Occupational Health Hazards among Health Care Workers

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ISSN: 2578-5001
Occupational Health Hazards among Health Care Workers

Nazanin Izadi* and Reza Piruznia
Tehran University of Medical Sciences, Iran
*Corresponding author: Nazanin Izadi, Center for Research on Occupational Diseases, Tehran University of Medical Sciences, Tehran, Iran, Tel: +98 21 6640558; Email: [email protected]

Volume 2 Issue 1 Received Date: April 05, 2018 Published Date: April 16, 2018 DOI: 10.23880/phoa-16000120

Health care industry around the world employ over 43 million health workers in 2015, including 9.8 million physicians and 20.7 million nurses/midwives [1]. Hospital staffs are exposed to a wide range of health hazards in the workplace, including biological, chemical, physical, ergonomic and psychological hazards. This paper considers the principal occupational exposures of health care workers.
Biologic Hazards
Human diseases caused by work associated exposure to microbial agents such as bacteria, viruses and fungi. The etiology, pathogenesis, clinical findings, diagnosis and treatment of occupational & non-occupational infections are the same but there are practical differences in identification of source of exposure, epidemiologic controls and preventive strategies.
Biologic hazards in health care industry include blood borne and air borne pathogens. Most biologic hazards can be classified as infectious or immunologically active. As an example, accidental injection or splash of blood borne viruses (HIV, hepatitis B, hepatitis C) is the major hazard of needle stick injuries especially in laboratory and dialysis staff and medical trainers. HBV is resistant to drying, simple disinfectants, and alcohol and may survive on environmental surfaces for up to one week. Therefore fore, contaminated objects may pose a threat to hospital staffs for several days following last exposure with the infected patient [2]. Preventive strategies include 1) safe collection of fluids and tissues and safe disposal of clothing & equipment,2) use of Personal protective equipment (Gloves, masks, eye protection, face shield, aprons or gowns), 3)Immunization before and after contact.

Hospital staffs have two to three times the tuberculosis infection rate of non-medical personnel. Laboratory and necropsy room staffs are estimated to be between 100 and 200 times more likely than the general public to develop tuberculosis. Once infection occurs, the organism may disseminate from the lungs to other body sites and the risk for reactivation is highest in the first year after exposure. Hospital staff should be evaluated for Tuberculin Skin test in pre-employment examination. Positive TST shows that the subject had been exposed to TB in the past and is at risk for reactivation, therefore, physical examination and chest radiography should occur to rule out acute clinical infection [3]. Programs to prevent occupational exposure to TB 1)early identification of Infected patients 2)implementing engineering controls such as proper ventilation 3) use of personal protective equipment and 4) medical surveillance.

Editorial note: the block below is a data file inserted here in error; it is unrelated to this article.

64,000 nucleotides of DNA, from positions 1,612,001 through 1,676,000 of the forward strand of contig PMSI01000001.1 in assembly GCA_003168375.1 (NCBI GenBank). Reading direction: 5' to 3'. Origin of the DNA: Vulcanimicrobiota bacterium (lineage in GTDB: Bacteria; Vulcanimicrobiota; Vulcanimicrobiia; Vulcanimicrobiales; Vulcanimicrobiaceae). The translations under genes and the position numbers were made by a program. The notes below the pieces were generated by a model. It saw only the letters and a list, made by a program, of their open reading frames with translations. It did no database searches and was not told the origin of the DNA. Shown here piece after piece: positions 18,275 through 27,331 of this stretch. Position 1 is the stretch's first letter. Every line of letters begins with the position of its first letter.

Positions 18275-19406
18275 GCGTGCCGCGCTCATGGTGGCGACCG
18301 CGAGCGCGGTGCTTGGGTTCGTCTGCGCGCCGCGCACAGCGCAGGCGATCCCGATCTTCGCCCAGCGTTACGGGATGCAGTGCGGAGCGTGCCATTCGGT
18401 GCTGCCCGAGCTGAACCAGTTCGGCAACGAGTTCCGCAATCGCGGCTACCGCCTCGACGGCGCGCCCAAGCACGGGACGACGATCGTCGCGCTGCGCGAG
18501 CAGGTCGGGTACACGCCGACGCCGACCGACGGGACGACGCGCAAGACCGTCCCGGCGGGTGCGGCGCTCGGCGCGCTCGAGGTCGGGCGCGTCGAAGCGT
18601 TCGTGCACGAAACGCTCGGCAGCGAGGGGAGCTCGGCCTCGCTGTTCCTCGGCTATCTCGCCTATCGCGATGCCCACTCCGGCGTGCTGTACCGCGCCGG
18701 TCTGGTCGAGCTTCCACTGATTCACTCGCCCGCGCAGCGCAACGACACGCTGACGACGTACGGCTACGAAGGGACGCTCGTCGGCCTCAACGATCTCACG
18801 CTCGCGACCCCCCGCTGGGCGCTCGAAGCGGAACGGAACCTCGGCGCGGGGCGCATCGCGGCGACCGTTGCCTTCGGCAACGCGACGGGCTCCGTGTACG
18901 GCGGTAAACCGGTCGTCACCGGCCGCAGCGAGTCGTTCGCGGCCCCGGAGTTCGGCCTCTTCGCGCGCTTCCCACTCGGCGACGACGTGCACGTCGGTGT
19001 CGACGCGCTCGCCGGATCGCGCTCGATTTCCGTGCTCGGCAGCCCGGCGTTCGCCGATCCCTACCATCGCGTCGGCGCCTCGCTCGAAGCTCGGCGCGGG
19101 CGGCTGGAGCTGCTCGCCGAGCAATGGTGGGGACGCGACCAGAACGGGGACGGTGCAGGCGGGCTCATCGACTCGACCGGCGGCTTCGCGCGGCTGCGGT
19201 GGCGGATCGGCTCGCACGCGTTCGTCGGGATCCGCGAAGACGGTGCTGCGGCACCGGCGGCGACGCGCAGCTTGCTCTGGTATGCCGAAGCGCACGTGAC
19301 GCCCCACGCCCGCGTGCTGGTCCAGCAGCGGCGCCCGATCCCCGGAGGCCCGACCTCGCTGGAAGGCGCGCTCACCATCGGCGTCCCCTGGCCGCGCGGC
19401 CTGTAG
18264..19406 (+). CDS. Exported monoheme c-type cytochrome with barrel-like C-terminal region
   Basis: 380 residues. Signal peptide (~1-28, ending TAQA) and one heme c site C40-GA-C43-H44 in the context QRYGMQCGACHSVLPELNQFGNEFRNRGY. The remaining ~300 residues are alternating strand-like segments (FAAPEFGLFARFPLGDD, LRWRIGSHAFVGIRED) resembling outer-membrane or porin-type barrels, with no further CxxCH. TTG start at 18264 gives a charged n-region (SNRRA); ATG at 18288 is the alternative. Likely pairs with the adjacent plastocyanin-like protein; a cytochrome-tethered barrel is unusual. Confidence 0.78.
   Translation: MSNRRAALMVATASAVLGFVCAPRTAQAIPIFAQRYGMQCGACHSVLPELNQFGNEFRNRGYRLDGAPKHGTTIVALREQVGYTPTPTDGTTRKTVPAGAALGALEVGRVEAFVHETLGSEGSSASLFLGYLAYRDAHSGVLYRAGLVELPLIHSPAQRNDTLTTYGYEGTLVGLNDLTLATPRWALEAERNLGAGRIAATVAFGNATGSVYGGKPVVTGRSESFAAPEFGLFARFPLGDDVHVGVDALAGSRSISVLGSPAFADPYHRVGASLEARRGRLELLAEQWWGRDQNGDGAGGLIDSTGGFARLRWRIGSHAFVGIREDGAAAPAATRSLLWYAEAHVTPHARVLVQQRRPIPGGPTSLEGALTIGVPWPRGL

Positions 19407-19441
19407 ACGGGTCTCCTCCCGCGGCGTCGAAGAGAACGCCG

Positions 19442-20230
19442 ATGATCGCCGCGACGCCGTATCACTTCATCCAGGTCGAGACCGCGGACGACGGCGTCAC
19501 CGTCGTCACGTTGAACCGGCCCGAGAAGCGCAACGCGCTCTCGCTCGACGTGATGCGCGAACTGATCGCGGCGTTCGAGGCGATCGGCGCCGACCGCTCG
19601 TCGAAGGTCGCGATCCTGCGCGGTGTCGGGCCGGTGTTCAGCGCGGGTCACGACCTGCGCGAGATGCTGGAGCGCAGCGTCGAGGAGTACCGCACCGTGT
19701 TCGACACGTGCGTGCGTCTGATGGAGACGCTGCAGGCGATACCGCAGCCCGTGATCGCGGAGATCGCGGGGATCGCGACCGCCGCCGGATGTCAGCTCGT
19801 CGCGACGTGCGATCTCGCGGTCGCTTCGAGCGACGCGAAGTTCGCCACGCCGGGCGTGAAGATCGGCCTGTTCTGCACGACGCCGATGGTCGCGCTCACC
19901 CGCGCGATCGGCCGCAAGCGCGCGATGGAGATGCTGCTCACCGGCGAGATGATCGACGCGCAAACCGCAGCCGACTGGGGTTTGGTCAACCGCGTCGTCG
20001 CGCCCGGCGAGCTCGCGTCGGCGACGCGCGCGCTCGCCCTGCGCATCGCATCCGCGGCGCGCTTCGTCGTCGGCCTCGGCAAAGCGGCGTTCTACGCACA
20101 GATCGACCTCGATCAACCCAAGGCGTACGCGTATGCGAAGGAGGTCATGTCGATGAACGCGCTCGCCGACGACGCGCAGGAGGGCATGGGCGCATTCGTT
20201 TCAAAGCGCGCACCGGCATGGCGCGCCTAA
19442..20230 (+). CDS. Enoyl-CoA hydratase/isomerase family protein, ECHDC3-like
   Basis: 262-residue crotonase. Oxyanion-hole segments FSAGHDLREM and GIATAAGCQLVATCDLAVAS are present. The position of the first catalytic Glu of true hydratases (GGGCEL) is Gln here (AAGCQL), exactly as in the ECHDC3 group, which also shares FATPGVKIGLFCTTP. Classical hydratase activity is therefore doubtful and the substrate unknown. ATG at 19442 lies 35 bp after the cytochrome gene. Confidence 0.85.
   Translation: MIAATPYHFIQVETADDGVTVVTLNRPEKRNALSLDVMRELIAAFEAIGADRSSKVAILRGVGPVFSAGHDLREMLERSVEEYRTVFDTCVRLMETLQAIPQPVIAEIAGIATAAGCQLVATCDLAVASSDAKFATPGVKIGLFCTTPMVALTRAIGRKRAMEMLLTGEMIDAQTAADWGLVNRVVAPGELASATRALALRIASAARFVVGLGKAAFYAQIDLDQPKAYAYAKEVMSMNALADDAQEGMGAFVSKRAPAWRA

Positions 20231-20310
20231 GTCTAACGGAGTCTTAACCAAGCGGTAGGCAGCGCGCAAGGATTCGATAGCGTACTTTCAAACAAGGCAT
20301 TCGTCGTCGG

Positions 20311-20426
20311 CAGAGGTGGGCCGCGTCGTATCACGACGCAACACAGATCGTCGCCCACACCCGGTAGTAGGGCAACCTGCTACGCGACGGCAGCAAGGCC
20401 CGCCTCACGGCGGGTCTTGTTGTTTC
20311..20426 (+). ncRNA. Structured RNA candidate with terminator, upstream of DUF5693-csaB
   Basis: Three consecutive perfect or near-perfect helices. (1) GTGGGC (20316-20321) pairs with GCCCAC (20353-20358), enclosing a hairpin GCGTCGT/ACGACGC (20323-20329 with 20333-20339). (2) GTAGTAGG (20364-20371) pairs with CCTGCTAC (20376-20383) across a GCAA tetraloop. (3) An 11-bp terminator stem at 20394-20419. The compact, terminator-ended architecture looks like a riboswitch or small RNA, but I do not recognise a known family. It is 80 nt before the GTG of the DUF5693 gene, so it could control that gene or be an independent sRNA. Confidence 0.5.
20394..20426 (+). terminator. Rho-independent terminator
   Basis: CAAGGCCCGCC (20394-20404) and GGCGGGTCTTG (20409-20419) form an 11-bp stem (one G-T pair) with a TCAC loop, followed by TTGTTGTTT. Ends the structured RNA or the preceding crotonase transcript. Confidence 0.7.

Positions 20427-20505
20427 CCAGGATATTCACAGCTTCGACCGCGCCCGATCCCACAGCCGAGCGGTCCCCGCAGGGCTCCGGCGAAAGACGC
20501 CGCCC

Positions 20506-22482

Health care workers are exposed to many infections disease in workplace including: common cold, influenza, cytomegalovirus, enteric pathogens, herpes simplex virus, measles, mumps, rubella, Varicella, pertussis, scabies, staphylococcus, Center for disease prevention and control recommend hepatitis B, MMR, influenza, Varicella and tetanus vaccination for hospital staffs [4].
Chemical Hazards
Many chemicals in hospitals are capable of producing adverse health effects through inhalation or by absorption through the skin, which act on the hematopoietic system and damage the lungs, skin, eyes or mucous membranes. Chemical hazards in the workplace for health care workers include exposure to anesthetic gases, antimicrobial drugs, antineoplastic agents, disinfectant agents, ethylene oxide, formaldehyde, glutaraldehyde, latex and solvents [2]. Personnel at operating room,

Occupational Health Hazards among Health Care Workers

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delivery area, recovery units have potential exposure to anesthetic gases which have known adverse effects on reproductive system. Regular maintenance and inspections of anesthesia delivery equipment, use of scavenging systems, maintenance of room ventilation rate, and provision of training to staff members could be effective in reduction of exposure [5]. Pharmacists, oncology nurses, housekeepers are at risk of exposure to hazardous drugs, which are prone to health effects on reproductive system and pregnancy outcomes. Implementing vertical flow biological safety cabinets and personal protective equipment are capable in controlling hazardous effects. Disinfectants such as formaldehyde and glutaraldehyde are associated with irritant and allergic effects on skin and respiratory system induced asthma [6].